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Published: Wednesday, 7/11/2007

Danish firm set to start up in Ohio Art space

BY HOMER BRICKEY
BLADE SENIOR BUSINESS WRITER
Mayor Douglas Johnson, outside the plant, says the operation to make game and movie packages is 'great for Bryan.' Mayor Douglas Johnson, outside the plant, says the operation to make game and movie packages is 'great for Bryan.'
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BRYAN - Machinery is being installed in the new G&M Media Packaging Inc. plant inside the sprawling Ohio Art Co. manufacturing complex, and the Danish-owned facility is to begin production of metal packaging for video games and movie DVDs this month.

Kim Miller, plant manager, said he hopes the $10 million plant and U.S. headquarters operation will employ as many as 50 within a few years.

The plant will be able to produce many millions of metal packages yearly, Mr. Miller said. Each machine can produce 76 packages a minute, or 4,560 an hour, around the clock.

"A major movie would require 2 to 3 million pieces," he said, noting that among the likely customers are such entertainment firms as Warner Bros., Sony Corp., and Walt Disney Co.

"This is great for Bryan," said Mayor Douglas Johnson.

Ohio Art, where employment is down to about 100 from more than 600 three decades ago, also will benefit, by supplying metal lithography to the start-up firm.

The new jobs will help replace the 100 or so lost when Ohio Art moved production of its popular Etch A Sketch drawing toy to China seven years ago.

"This won't impact us directly unless they grow," said Martin L. "Larry" Killgallon II, Ohio Art's president. "But if they go to a second and third line, we will have to take a look and see what we need to do to support that, with additional machinery and people."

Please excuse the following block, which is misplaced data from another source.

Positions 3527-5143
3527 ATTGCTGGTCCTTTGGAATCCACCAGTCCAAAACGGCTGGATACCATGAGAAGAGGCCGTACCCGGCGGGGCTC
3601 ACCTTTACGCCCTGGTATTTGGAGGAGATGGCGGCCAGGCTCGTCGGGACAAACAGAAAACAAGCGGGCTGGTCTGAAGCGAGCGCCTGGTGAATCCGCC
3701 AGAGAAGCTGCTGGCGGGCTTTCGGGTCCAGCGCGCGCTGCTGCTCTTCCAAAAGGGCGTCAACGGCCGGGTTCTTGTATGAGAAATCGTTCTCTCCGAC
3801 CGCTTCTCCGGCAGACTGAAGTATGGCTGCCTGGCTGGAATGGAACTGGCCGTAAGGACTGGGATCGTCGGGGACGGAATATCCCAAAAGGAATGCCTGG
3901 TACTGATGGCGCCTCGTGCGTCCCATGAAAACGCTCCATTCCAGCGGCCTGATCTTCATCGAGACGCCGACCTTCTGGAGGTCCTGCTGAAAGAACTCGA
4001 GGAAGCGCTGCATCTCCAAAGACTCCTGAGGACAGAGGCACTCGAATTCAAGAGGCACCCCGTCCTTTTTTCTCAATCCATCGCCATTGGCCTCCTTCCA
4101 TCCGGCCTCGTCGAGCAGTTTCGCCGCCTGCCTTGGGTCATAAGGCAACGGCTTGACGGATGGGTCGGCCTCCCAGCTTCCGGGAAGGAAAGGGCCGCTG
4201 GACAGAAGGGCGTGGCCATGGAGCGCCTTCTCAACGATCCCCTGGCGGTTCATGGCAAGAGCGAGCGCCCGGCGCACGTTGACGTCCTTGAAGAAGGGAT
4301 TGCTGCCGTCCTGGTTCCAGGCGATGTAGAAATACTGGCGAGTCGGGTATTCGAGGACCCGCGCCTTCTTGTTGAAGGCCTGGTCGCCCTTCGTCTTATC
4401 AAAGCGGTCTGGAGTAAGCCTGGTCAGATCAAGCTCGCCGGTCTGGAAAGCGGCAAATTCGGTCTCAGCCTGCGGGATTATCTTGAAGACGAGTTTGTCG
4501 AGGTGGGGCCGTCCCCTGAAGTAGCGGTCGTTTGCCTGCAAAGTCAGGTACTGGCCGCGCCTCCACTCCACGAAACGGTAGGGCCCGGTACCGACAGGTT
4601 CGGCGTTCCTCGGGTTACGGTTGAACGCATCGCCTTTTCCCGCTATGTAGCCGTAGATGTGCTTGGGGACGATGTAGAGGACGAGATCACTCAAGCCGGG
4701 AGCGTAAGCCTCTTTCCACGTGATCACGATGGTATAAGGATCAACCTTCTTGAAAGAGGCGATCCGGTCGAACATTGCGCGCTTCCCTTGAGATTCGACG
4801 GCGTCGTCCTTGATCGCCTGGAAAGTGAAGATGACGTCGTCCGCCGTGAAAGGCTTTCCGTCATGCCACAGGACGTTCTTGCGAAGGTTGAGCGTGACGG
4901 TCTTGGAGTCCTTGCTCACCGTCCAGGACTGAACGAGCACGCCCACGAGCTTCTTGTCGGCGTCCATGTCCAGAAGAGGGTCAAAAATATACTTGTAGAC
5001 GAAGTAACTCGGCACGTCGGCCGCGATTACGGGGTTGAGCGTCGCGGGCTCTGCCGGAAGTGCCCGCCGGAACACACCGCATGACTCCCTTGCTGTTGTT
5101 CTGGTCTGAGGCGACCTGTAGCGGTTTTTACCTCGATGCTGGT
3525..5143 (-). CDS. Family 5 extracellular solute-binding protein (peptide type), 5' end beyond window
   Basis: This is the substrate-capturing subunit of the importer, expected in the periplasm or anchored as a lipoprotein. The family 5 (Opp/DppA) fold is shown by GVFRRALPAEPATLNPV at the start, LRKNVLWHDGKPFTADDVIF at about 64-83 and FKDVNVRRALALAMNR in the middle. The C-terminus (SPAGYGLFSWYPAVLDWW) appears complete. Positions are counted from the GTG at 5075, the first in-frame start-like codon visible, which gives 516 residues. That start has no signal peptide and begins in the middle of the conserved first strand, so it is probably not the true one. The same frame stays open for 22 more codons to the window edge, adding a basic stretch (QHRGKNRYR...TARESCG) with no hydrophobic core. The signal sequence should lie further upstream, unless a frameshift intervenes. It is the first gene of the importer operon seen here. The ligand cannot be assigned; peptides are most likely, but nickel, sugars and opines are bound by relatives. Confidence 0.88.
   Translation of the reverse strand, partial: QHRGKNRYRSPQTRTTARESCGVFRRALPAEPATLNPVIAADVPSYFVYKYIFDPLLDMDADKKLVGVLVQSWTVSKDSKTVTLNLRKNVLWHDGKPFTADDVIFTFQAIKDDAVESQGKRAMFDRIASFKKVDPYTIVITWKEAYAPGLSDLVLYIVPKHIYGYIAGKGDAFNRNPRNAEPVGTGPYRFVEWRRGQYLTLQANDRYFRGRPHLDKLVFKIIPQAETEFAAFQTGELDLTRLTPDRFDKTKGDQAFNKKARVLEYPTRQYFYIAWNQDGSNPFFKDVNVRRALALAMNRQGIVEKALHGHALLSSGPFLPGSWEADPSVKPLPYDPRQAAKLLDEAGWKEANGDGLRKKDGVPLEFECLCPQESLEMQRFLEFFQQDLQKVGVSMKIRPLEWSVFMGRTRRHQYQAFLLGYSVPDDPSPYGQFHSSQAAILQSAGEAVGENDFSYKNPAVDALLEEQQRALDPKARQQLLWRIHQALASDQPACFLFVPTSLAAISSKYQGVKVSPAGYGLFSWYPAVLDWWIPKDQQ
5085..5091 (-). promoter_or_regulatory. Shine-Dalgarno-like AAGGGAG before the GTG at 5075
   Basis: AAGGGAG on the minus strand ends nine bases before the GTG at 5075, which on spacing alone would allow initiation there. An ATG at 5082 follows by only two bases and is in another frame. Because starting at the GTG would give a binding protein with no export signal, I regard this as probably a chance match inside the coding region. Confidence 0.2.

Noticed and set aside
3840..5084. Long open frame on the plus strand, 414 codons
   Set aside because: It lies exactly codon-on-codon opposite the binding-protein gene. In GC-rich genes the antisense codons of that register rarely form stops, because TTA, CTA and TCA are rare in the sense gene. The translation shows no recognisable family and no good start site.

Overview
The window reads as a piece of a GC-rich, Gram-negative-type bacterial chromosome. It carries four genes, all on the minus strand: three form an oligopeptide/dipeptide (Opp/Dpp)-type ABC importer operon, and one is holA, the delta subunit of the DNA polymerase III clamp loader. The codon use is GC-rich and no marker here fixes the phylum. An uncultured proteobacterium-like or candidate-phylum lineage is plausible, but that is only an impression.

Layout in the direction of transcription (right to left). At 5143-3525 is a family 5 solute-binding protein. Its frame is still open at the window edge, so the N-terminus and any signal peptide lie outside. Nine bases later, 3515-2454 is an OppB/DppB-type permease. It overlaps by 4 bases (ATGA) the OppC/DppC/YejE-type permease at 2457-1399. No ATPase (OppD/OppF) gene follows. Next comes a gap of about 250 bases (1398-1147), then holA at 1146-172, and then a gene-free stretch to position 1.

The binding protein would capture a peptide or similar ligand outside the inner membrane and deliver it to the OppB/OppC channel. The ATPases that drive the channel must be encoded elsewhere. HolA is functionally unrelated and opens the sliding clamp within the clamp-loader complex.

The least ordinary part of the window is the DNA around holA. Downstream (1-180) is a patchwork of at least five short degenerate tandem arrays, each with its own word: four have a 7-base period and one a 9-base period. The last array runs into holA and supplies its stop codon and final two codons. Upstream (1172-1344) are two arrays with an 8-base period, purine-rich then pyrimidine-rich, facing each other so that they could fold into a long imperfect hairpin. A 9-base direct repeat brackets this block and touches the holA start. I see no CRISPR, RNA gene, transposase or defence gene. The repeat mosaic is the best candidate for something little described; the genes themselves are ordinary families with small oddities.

As it is, the additional work will help keep Ohio Art's 38 hourly employees in the lithography department busy. "We have been hiring a few people," he added.

The 25,000 square feet initially leased by the subsidiary of Glud & Marstrand SA, of Losning, Denmark, helps fill part of Ohio Art's main manufacturing building. The complex has about 700,000 square feet, now mostly empty, and nearly 300,000 square feet of warehouse space is for sale.

Mr. Miller said he hopes to get the machinery in operation soon to produce SteelBook packages for DVDs and video games. "We are aggressively working as fast as we can. We have orders booked that are due in August."

He has hired most of the staff and managers, 10 to 15 workers in all, needed for the start-up. The firm plans to add another machine next year and a third one later, and eventually three shifts daily.

Ohio's Department of Development, which has granted incentives to G&M, said the 40 promised jobs should pay an average of $21 an hour. However, Mr. Miller said production workers will receive $10 to $12 hourly and managers up to $60,000 a year.

Glud & Marstrand officials considered sites in Illinois and Indiana before deciding on Bryan for its first U.S. plant, Mr. Miller said.

The major customer for the plant, the Danish media distribution firm Scanavo, said in a statement that the Bryan site is ideal because of this "area's expertise and competence in the steel industry" and its "strategic location within a 24 to 48-hour time frame from all major replicators" of DVDs and video games.

Industry experts say such sophisticated packaging is harder to counterfeit and is designed to offer a "quality" look, fetch higher prices, and appeal to collectors. The SteelBook design allows painted or embossed decorations on both the inside and outside of the package.

Having Ohio Art do the metal lithography allows G&M to meet rush orders by cutting down on transportation distances and time, Mr. Killgallon said. The facility is highly automated.

The new firm received state tax credits of $160,000, a $50,000 state grant for equipment costs, and a rebate of up to $60,000 on Bryan's 1.8 percent payroll tax over the next five years.

Contact Homer Brickey at:

homerbrickey@theblade.com

or 419-724-6129.



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